This article was written by Kirk Schwartz, a fellow board member. Kirk is also part of MediaNet, a local media arts collective, and is helping me create a mini-video series about my research on permaculture in higher education. The article was published in PPP’s 40th anniversary edition of Tok Blong Pasifik, our journal of news and views on the Pacific.

kat at one wave

“What I really appreciate about Pacific Peoples’ Partnership is that it brings together so many aspects, it really aligns with a lot of different values that I have. … the reason I stayed involved is because it kind of became my family. I’ve built so many strong relationships with people in this organization that I feel I am really part of it.”

Originally from Moose Jaw, Saskatchewan, Kat Zimmer and grew up in southeast British Columbia, then moved to Victoria to study Political Science and Environmental Studies. She is currently completing her masters degree in Environmental Studies, looking at permaculture in higher education.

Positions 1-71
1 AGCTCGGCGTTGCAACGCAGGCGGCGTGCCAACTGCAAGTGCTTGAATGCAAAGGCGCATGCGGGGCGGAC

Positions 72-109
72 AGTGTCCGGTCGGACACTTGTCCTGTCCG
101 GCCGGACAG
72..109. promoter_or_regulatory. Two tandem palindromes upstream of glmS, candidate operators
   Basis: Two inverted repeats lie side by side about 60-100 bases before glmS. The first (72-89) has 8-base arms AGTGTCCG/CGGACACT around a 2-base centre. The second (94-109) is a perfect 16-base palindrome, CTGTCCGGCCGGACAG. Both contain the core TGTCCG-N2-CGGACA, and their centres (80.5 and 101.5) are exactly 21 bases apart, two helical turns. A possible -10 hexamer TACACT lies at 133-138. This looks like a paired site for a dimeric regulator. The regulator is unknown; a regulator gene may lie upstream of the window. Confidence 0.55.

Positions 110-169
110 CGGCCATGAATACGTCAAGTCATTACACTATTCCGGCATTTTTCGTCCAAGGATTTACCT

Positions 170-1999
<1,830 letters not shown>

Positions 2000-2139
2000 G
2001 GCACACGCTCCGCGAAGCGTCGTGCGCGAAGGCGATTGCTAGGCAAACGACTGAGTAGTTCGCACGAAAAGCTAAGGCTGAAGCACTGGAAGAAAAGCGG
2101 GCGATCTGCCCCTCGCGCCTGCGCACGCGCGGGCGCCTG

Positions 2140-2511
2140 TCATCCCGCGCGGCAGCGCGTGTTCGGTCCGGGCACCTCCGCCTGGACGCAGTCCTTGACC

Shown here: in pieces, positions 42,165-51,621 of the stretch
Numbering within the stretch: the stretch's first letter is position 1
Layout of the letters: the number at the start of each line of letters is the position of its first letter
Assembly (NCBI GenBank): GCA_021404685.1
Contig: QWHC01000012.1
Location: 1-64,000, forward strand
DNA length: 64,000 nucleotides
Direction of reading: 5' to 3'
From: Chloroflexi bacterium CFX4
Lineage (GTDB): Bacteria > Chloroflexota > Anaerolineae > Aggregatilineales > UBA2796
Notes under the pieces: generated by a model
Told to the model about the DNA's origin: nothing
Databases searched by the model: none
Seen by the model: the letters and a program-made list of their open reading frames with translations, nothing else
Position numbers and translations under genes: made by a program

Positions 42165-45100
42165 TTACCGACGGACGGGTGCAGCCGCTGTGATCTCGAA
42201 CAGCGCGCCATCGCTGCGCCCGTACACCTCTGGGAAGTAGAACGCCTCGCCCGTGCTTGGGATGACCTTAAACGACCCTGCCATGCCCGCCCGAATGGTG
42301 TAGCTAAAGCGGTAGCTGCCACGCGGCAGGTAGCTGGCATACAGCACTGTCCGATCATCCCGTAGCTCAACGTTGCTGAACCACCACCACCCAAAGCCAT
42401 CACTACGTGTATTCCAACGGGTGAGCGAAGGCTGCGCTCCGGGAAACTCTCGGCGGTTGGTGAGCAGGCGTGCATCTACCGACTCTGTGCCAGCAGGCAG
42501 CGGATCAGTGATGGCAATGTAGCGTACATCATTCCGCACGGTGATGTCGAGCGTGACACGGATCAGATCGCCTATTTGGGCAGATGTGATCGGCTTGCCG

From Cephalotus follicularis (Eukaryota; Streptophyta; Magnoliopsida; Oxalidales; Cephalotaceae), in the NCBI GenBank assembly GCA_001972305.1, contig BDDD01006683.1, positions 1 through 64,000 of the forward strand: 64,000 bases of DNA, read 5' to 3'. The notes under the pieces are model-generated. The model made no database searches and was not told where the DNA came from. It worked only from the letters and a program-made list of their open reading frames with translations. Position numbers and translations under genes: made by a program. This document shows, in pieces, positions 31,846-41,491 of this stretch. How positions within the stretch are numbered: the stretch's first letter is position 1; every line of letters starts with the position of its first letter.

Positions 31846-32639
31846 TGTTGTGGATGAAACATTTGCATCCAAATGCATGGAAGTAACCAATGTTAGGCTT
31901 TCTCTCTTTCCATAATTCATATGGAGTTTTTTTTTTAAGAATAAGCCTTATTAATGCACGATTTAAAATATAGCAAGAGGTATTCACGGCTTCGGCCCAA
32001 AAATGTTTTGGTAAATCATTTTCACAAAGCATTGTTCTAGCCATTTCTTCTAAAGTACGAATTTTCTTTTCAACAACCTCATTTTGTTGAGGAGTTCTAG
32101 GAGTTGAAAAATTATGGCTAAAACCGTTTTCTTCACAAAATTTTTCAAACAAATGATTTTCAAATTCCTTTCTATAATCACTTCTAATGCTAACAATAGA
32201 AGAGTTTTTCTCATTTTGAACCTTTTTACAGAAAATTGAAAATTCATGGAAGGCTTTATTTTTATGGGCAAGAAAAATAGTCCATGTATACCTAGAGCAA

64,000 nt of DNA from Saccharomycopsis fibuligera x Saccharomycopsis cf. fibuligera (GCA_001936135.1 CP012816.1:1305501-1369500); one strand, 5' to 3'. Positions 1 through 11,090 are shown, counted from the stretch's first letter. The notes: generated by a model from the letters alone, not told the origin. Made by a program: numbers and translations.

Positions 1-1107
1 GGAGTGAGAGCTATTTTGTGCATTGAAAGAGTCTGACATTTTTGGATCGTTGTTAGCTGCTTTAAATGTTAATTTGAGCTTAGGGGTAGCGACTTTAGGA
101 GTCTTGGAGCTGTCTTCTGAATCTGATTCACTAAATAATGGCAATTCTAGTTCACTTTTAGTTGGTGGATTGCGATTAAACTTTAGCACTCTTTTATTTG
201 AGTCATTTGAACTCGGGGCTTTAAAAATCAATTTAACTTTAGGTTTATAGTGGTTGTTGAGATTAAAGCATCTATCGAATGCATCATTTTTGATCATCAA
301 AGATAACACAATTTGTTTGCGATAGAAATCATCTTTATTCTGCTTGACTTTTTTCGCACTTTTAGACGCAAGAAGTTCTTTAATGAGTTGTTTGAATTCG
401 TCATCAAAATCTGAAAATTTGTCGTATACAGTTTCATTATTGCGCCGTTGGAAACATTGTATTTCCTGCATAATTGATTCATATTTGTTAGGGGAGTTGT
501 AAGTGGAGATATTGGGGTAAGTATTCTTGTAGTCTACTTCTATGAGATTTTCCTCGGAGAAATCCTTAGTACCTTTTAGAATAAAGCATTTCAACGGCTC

Zimmer says that there is currently a lot of “eco-despair” and for her, permaculture has been a powerful antidote. She would like to share the feeling of empowerment that permaculture has given her with others in the field and with those working positively for the environment. As well as finishing her thesis, Zimmer is also creating a series of short films about permaculture and the teaching of permaculture methods.